In 2011-ish, I came out as bisexual. A couple years after that, I came out again as a lesbian. And still, a few years after that, I slowly came out as non-binary. Now here I am, not too long after the last bombshell, coming out once more — but this time, as asexual. It feels like gender and sexuality are an onion that I keep peeling back to reveal another layer. It definitely gets a little overwhelming. Once I begin to know one part of myself, there’s more beneath the surface.
I felt relieved after narrowing down who I was attracted to. I felt whole after figuring out my gender. And now, coming to terms with being asexual doesn’t feel as rewarding as the others did.
Firstly, I don’t know very many Black asexuals. Maybe one or two. Secondly, the race part of it definitely compounds the situation. Black people, especially Black femmes, are highly sexualized in the media, in real life, everywhere. Sometimes I just want to wear clothes without being sexualized or gendered, but my curves and Blackness make that almost impossible. I learned that I had ‘DSLs’ at around 14, all because I have big lips. I am seen as always willing and always available when that couldn’t be further from the truth.
Having those things projected on me since…well, puberty, has had a real effect on how I view sex and desire. In fact, I’m still figuring it out.
Shadeen Francis, who specializes in sex therapy, told me to find language to describe myself with that doesn’t feel judgemental.
“I would love for the umbrella of asexuality to feel like it is still full of possibility for you to really honor the truth of how you feel and what actually feels good to you,” she explained. “It’s an umbrella term. And so even within that space, you might find particular language and labels and terminology that might narrow down something more close to what it feels like to be in your lived experience.”
I still have to think about what feels good to me. I’m not sure yet if calling myself asexual feels 100% accurate. I like sex — I just don’t feel the need to do it all the time. I may lean more towards gray-asexual, someone who likes sex sometimes. That feels more fitting to me.
“For a lot of asexual people, sex still feels good. And people still want to have sex. It just might not be for reasons around attraction,” Francis said. “It might not be for reasons around deep desire, this spontaneous sort of experience of wanting something. There are all kinds of reasons and ways that we can connect to people, and I think asexuality is a beautiful umbrella and spectrum for us to really challenge our understandings of what it means to have meaningful connection.”
For me, meaningful connection feels like laying in bed, cuddling and baring our hearts to each other. It feels like laughing together until we’re crying.
I wish I knew these things about sex and about myself much earlier in my life. I felt abnormal for not really wanting or needing to have sex. I still do sometimes, but I’m definitely further along in my learning.
When I still identified as bisexual, I would have sex with my then boyfriend because he wanted it. There were times when I didn’t really want to, but I would compromise to make him happy. I pushed aside my feelings to continue to be a good girlfriend to him. I feel sorry for that younger version of myself who didn’t have the language and understanding that I do now.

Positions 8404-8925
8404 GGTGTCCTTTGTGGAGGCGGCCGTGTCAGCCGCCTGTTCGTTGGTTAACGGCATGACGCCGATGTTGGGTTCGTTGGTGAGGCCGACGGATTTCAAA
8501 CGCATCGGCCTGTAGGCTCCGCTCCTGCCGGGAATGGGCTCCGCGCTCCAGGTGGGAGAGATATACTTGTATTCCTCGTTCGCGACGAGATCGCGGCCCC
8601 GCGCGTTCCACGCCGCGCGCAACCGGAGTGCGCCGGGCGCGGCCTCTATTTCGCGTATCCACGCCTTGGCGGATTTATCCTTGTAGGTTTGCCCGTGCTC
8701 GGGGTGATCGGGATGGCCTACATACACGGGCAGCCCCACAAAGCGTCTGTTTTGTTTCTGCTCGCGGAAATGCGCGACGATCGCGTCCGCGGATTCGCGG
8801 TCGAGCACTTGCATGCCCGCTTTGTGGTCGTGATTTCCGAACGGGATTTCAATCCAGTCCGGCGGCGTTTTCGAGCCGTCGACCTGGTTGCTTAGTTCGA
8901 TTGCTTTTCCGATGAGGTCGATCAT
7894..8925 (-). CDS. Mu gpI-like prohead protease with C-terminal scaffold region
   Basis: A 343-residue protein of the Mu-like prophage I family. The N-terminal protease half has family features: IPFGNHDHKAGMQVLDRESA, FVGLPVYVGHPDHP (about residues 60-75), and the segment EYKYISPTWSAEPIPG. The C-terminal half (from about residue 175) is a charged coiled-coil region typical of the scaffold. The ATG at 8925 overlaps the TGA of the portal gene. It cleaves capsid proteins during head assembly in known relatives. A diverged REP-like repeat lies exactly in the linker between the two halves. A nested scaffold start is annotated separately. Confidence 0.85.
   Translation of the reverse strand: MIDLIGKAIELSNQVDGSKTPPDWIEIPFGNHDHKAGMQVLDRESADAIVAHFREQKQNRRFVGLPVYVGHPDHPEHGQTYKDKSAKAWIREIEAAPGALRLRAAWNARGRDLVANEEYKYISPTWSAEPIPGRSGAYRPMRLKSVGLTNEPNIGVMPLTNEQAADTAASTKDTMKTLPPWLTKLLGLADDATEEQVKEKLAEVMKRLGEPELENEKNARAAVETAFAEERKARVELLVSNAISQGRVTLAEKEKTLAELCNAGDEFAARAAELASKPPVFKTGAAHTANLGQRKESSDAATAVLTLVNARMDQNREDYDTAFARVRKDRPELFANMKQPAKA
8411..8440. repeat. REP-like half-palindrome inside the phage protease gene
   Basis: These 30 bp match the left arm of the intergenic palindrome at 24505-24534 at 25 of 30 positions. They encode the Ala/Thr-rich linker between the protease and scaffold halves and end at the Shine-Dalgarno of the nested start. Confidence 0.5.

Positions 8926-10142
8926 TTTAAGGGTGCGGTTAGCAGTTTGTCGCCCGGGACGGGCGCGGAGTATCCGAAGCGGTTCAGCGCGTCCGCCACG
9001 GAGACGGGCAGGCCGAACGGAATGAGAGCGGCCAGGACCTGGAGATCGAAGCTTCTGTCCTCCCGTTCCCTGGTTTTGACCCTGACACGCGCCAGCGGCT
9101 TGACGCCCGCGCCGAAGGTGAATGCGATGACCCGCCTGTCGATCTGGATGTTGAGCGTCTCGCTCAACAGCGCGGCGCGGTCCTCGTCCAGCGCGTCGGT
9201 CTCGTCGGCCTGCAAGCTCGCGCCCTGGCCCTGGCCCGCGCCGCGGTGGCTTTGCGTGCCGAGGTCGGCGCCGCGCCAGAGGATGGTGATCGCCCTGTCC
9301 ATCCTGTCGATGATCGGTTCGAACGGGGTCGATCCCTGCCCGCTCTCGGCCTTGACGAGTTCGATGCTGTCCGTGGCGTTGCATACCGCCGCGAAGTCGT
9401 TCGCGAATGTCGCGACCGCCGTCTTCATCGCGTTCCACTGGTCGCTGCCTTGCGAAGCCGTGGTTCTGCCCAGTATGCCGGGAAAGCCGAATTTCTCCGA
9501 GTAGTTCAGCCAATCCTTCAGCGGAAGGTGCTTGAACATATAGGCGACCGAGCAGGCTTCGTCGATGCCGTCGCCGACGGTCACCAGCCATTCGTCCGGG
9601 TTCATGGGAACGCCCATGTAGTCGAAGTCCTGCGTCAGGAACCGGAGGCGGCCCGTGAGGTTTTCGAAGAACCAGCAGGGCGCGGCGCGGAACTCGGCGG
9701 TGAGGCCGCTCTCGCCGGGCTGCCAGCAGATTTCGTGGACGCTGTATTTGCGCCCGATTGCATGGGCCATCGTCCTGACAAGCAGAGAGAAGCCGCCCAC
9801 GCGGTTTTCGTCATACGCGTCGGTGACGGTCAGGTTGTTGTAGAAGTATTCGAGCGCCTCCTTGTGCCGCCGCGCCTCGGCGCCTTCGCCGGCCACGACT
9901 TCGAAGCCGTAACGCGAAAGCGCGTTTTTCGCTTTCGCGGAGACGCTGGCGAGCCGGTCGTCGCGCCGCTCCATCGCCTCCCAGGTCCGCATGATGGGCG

Later, I dated a girl who I didn’t have sex with often. I still wasn’t comfortable with labeling myself as asexual. But I was able to say when I did or did not want to have sex. I was worried she would find me boring. I didn’t want us to be a couple that never had sex, but I just…didn’t care to do it. She felt rejected. And I, again, felt broken.
When I asked Shadeen about how much sex couples should be having, she had this to say: “The going number around what we would clinically consider as a sexless couple are couples that only have sex once a month. But we can see in that number — it’s so decontextualized. I never find it useful. Because what if that is exactly as much sex as I want? What if that is exactly what feels good to me?”
In all relationships, boundaries and communication are key, and I feel that communication is especially important for someone who identifies as asexual. Society can make us feel like we’re flawed or like our relationships aren’t as valid because we’re not having as much sex as we’re “supposed to.”
“You might say, ‘I don’t like pineapple on my pizza.’ Or, ‘I love my pizza with cheese and spinach and ground beef,'” Francis said. “Whatever your particular flavor is, can we navigate that in the world, in the same way that we would do all of the other things that make us feel safe, and that make us feel good, and then make us feel satisfied?”
Now that I’m older and hopefully wiser, I’m able to advocate for myself. I’m able to say what feels good and what doesn’t. How often I want to have sex is completely up to me and how I feel, not how I’m trying to make my partner feel. And I have a partner who is totally understanding about my waxing and waning desire to have sex.
Shadeen’s advice, not just to my fledgling asexual self, but to everyone, is that we’re all normal. “Plenty of people have a desire or libido that is different or lower than friends than past partners and current partners. And that’s also normal,” she said. “And that wherever anyone exists in terms of how much or how little sex that they were that there’s nothing inherently wrong with not wanting more.”